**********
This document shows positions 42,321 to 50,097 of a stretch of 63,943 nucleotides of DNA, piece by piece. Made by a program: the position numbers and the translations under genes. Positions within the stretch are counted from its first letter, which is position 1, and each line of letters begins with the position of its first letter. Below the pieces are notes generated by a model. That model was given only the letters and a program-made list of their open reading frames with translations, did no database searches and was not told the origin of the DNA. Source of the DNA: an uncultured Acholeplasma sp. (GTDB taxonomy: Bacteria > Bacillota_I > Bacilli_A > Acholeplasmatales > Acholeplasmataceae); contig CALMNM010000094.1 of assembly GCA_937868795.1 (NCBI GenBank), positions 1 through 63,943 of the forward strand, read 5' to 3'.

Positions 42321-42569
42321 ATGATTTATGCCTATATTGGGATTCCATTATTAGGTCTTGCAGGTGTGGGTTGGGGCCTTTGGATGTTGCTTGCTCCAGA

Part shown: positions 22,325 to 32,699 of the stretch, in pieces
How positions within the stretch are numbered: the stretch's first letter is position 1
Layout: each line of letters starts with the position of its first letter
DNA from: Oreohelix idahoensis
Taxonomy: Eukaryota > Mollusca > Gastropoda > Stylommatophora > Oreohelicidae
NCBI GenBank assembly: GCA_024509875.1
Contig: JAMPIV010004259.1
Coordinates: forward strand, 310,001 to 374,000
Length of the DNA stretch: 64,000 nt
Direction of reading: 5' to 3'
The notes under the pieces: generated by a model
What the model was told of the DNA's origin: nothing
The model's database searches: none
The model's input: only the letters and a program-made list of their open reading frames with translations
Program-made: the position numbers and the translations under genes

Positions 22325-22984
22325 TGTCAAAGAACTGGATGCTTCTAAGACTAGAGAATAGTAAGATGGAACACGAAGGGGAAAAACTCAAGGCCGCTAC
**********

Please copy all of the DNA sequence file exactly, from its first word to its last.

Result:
This document shows positions 42,321 to 50,097 of a stretch of 63,943 nucleotides of DNA, piece by piece. Made by a program: the position numbers and the translations under genes. Positions within the stretch are counted from its first letter, which is position 1, and each line of letters begins with the position of its first letter. Below the pieces are notes generated by a model. That model was given only the letters and a program-made list of their open reading frames with translations, did no database searches and was not told the origin of the DNA. Source of the DNA: an uncultured Acholeplasma sp. (GTDB taxonomy: Bacteria > Bacillota_I > Bacilli_A > Acholeplasmatales > Acholeplasmataceae); contig CALMNM010000094.1 of assembly GCA_937868795.1 (NCBI GenBank), positions 1 through 63,943 of the forward strand, read 5' to 3'.

Positions 42321-42569
42321 ATGATTTATGCCTATATTGGGATTCCATTATTAGGTCTTGCAGGTGTGGGTTGGGGCCTTTGGATGTTGCTTGCTCCAGA

Part shown: positions 22,325 to 32,699 of the stretch, in pieces
How positions within the stretch are numbered: the stretch's first letter is position 1
Layout: each line of letters starts with the position of its first letter
DNA from: Oreohelix idahoensis
Taxonomy: Eukaryota > Mollusca > Gastropoda > Stylommatophora > Oreohelicidae
NCBI GenBank assembly: GCA_024509875.1
Contig: JAMPIV010004259.1
Coordinates: forward strand, 310,001 to 374,000
Length of the DNA stretch: 64,000 nt
Direction of reading: 5' to 3'
The notes under the pieces: generated by a model
What the model was told of the DNA's origin: nothing
The model's database searches: none
The model's input: only the letters and a program-made list of their open reading frames with translations
Program-made: the position numbers and the translations under genes

Positions 22325-22984
22325 TGTCAAAGAACTGGATGCTTCTAAGACTAGAGAATAGTAAGATGGAACACGAAGGGGAAAAACTCAAGGCCGCTAC